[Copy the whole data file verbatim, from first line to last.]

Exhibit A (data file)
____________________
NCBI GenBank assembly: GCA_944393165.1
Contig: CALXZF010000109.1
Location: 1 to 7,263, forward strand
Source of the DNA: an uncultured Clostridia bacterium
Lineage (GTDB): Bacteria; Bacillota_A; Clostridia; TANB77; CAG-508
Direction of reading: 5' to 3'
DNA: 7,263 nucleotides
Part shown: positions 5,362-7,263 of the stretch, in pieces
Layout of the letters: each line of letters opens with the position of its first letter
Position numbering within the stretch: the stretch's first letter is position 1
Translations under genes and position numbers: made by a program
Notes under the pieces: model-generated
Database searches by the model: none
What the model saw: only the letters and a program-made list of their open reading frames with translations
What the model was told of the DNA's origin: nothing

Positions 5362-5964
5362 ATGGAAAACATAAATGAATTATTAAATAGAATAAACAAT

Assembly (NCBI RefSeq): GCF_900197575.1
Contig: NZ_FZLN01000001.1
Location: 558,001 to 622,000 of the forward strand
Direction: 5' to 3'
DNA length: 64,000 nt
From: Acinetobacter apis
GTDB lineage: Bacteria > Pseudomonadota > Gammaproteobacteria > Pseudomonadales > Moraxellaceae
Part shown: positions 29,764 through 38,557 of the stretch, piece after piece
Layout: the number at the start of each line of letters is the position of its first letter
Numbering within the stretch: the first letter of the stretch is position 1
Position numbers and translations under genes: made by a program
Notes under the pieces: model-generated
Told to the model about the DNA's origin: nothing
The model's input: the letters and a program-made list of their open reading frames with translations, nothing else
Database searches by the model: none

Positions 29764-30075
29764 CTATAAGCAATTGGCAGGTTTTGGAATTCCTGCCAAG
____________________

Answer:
NCBI GenBank assembly: GCA_944393165.1
Contig: CALXZF010000109.1
Location: 1 to 7,263, forward strand
Source of the DNA: an uncultured Clostridia bacterium
Lineage (GTDB): Bacteria; Bacillota_A; Clostridia; TANB77; CAG-508
Direction of reading: 5' to 3'
DNA: 7,263 nucleotides
Part shown: positions 5,362-7,263 of the stretch, in pieces
Layout of the letters: each line of letters opens with the position of its first letter
Position numbering within the stretch: the stretch's first letter is position 1
Translations under genes and position numbers: made by a program
Notes under the pieces: model-generated
Database searches by the model: none
What the model saw: only the letters and a program-made list of their open reading frames with translations
What the model was told of the DNA's origin: nothing

Positions 5362-5964
5362 ATGGAAAACATAAATGAATTATTAAATAGAATAAACAAT

Assembly (NCBI RefSeq): GCF_900197575.1
Contig: NZ_FZLN01000001.1
Location: 558,001 to 622,000 of the forward strand
Direction: 5' to 3'
DNA length: 64,000 nt
From: Acinetobacter apis
GTDB lineage: Bacteria > Pseudomonadota > Gammaproteobacteria > Pseudomonadales > Moraxellaceae
Part shown: positions 29,764 through 38,557 of the stretch, piece after piece
Layout: the number at the start of each line of letters is the position of its first letter
Numbering within the stretch: the first letter of the stretch is position 1
Position numbers and translations under genes: made by a program
Notes under the pieces: model-generated
Told to the model about the DNA's origin: nothing
The model's input: the letters and a program-made list of their open reading frames with translations, nothing else
Database searches by the model: none

Positions 29764-30075
29764 CTATAAGCAATTGGCAGGTTTTGGAATTCCTGCCAAG